4. Courses in Arctic Ecology for graduate and undergraduate students are held at Toolik Lake most summers, with ARC LTER investigators as faculty.  These courses are exceptional because few other courses provide opportunities for learning advanced field techniques in the Arctic, particularly in the United States.  As with the Polar Hands-on Laboratory, these are “hands-on” courses with an emphasis on field measurements and analyzing and discussing the results in the context of ongoing LTER research.
  5. Arctic research experience for undergraduate and graduate students:  Each year the LTER supports at least 2 REU students at the Toolik Field Station, and 2-10 others in association with collaborating NSF grants.  REU’s have their own independent research projects, mentored by a PI.  Graduate students supported on collaborating grants make use of our long-term experiments and data sets, and we continue to encourage foreign collaborators to send students.  To promote communication among Toolik researchers, including these students, every summer there is a weekly seminar series, "Toolik Talking Shop".  REU students present their results at these sessions and at an end-of-summer poster session.  Graduate students, and occasionally REU students, are invited to our annual winter workshop in Woods Hole to present their results and to participate in planning for the following summer's research.
  6. Outreach to the general public includes occasional talks given by LTER personnel to Alaskan Native communities at Anaktuvuk Pass, Kaktovik, and Barrow.  Additionally, Alex Huryn and John Hobbie (2012) published “Land of Extremes”, a book intended for tourists as well as scientists on the natural history of northern Alaska, including the Toolik area.  PIs have additional records of outreach to their local communities, newspapers, and magazines plus blogs about science for public consumption; e.g., Natalie Boelman’s 15 Jun 2011 The New York Times blog, “ Eavesdropping on Arctic Birds” and Mark Urban and Linda Deegan’s 5 Feb 2016 The New York Times Op-Ed “T-Shirt Weather in the Arctic”.
  7. Outreach to federal, state, and local management agencies:  Research done at Toolik Lake is directly relevant to problems of managing the huge expanse of publicly owned, wild land on the North Slope.  We provide regular briefings to Bureau of Land Management (BLM), Arctic National Wildlife Refuge, Department of Natural Resources, Alaska Fish and Game, and North Slope Borough officials; usually this consists of visits to their offices in Anchorage, Fairbanks, and Barrow, as well as tours of our research sites at Toolik Lake.  We work particularly closely with these agencies in association with the annual permitting process for our research, and present at local conferences upon request.  The Alaska Fish and Game office has used our data and advice to set angling policies and fish catch regulations.  Our contacts with the North Slope Borough have increased in frequency as our research increasingly involves helicopter travel through areas where subsistence hunting takes place.  Occasionally, Toolik Field Station has invited representatives of these agencies to speak at our weekly “Toolik Talking Shop” seminars, helping to make this a two-way channel of communication.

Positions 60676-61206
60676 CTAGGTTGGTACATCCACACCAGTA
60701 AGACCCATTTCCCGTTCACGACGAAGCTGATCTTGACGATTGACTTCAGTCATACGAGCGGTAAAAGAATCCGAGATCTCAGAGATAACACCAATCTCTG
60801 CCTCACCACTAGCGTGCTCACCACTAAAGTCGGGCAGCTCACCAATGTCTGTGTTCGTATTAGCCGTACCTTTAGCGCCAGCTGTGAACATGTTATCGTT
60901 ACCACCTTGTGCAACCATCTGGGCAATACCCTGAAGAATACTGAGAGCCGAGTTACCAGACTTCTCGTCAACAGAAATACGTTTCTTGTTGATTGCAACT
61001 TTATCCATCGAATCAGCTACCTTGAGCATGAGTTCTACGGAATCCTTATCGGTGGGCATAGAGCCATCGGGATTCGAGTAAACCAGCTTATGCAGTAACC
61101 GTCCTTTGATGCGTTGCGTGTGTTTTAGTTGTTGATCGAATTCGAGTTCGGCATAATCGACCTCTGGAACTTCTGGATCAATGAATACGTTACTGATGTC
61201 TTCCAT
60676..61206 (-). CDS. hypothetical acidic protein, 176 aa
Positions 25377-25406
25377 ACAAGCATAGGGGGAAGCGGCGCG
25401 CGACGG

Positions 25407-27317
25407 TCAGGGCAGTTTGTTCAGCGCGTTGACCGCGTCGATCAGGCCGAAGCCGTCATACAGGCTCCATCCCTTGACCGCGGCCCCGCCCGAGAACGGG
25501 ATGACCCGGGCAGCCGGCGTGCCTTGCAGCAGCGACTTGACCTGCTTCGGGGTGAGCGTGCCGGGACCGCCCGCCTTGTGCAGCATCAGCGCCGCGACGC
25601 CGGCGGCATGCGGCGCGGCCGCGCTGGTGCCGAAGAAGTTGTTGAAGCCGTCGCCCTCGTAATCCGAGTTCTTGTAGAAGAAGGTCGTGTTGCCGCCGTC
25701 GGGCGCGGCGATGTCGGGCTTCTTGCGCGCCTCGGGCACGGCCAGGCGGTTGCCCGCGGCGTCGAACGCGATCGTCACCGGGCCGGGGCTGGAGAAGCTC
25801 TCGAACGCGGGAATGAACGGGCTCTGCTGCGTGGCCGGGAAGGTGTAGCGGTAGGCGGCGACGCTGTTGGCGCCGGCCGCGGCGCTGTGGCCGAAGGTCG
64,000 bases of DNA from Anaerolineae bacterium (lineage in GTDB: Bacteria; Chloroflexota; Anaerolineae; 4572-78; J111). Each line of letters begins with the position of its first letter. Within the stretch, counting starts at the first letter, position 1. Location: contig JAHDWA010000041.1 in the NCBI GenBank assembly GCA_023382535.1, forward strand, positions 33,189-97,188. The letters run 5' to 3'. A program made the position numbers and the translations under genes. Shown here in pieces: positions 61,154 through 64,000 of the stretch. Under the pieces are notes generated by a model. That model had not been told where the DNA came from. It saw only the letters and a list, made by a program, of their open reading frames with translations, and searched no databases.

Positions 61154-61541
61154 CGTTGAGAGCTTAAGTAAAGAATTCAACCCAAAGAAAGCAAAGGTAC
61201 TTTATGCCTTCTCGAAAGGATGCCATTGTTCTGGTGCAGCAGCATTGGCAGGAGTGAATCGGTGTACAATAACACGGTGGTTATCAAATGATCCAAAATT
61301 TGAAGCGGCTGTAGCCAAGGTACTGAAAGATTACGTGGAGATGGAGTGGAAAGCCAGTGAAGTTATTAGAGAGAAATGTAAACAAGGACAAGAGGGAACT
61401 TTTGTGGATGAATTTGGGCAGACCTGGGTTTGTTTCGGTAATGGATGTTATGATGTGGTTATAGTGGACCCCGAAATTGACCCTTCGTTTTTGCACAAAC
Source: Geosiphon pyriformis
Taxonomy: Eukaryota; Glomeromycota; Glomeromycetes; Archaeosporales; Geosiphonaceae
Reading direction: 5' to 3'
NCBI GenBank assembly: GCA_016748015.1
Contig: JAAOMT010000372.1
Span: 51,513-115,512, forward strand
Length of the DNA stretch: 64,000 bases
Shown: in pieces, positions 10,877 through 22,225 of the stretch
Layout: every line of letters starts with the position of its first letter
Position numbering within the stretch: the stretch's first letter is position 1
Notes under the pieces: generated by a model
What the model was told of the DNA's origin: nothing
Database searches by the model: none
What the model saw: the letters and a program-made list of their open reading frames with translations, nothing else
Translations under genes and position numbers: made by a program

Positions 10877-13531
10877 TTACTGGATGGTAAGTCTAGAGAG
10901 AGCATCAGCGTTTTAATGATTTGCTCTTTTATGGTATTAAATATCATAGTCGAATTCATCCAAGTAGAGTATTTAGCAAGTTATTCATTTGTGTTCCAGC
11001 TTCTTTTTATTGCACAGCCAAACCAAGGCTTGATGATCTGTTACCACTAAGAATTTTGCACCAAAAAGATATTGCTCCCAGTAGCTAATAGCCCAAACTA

8. National and International Research Planning and Organization:  ARC LTER scientists serve on a wide range of advisory boards and panels.  In the past 5 years this has included participation in SEARCH (the Study of Environmental Arctic Change), ISAC (International Study of Arctic Change), the National Academy of Sciences Polar Research Board, and the US Department of Energy’s Biological and Environmental Research Advisory Committee (BERAC).  We continue to serve as Advisory Committee members of Toolik Field Station (operated by the University of Alaska), and from 2011-2014 ARC LTER PI Gus Shaver served on the LTER Network Executive Committee.